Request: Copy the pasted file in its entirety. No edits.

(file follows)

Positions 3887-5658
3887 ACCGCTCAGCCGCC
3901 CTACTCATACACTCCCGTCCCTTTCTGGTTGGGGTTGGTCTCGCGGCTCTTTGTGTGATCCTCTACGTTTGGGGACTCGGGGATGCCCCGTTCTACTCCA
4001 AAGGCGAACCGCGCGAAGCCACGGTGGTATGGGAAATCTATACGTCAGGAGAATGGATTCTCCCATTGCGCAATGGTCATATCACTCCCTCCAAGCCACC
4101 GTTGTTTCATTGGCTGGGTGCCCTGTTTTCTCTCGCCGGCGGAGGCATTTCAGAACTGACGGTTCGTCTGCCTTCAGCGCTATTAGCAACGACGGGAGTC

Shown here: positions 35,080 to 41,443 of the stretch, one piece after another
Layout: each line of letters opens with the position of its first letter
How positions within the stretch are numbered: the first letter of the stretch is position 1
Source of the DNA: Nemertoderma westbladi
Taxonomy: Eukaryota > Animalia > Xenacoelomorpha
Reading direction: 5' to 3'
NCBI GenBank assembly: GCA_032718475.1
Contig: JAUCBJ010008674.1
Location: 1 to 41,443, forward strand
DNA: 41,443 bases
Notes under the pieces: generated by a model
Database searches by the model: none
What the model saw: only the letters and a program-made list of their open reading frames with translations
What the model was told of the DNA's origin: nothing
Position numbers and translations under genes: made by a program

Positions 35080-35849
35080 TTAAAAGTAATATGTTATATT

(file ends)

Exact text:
Positions 3887-5658
3887 ACCGCTCAGCCGCC
3901 CTACTCATACACTCCCGTCCCTTTCTGGTTGGGGTTGGTCTCGCGGCTCTTTGTGTGATCCTCTACGTTTGGGGACTCGGGGATGCCCCGTTCTACTCCA
4001 AAGGCGAACCGCGCGAAGCCACGGTGGTATGGGAAATCTATACGTCAGGAGAATGGATTCTCCCATTGCGCAATGGTCATATCACTCCCTCCAAGCCACC
4101 GTTGTTTCATTGGCTGGGTGCCCTGTTTTCTCTCGCCGGCGGAGGCATTTCAGAACTGACGGTTCGTCTGCCTTCAGCGCTATTAGCAACGACGGGAGTC

Shown here: positions 35,080 to 41,443 of the stretch, one piece after another
Layout: each line of letters opens with the position of its first letter
How positions within the stretch are numbered: the first letter of the stretch is position 1
Source of the DNA: Nemertoderma westbladi
Taxonomy: Eukaryota > Animalia > Xenacoelomorpha
Reading direction: 5' to 3'
NCBI GenBank assembly: GCA_032718475.1
Contig: JAUCBJ010008674.1
Location: 1 to 41,443, forward strand
DNA: 41,443 bases
Notes under the pieces: generated by a model
Database searches by the model: none
What the model saw: only the letters and a program-made list of their open reading frames with translations
What the model was told of the DNA's origin: nothing
Position numbers and translations under genes: made by a program

Positions 35080-35849
35080 TTAAAAGTAATATGTTATATT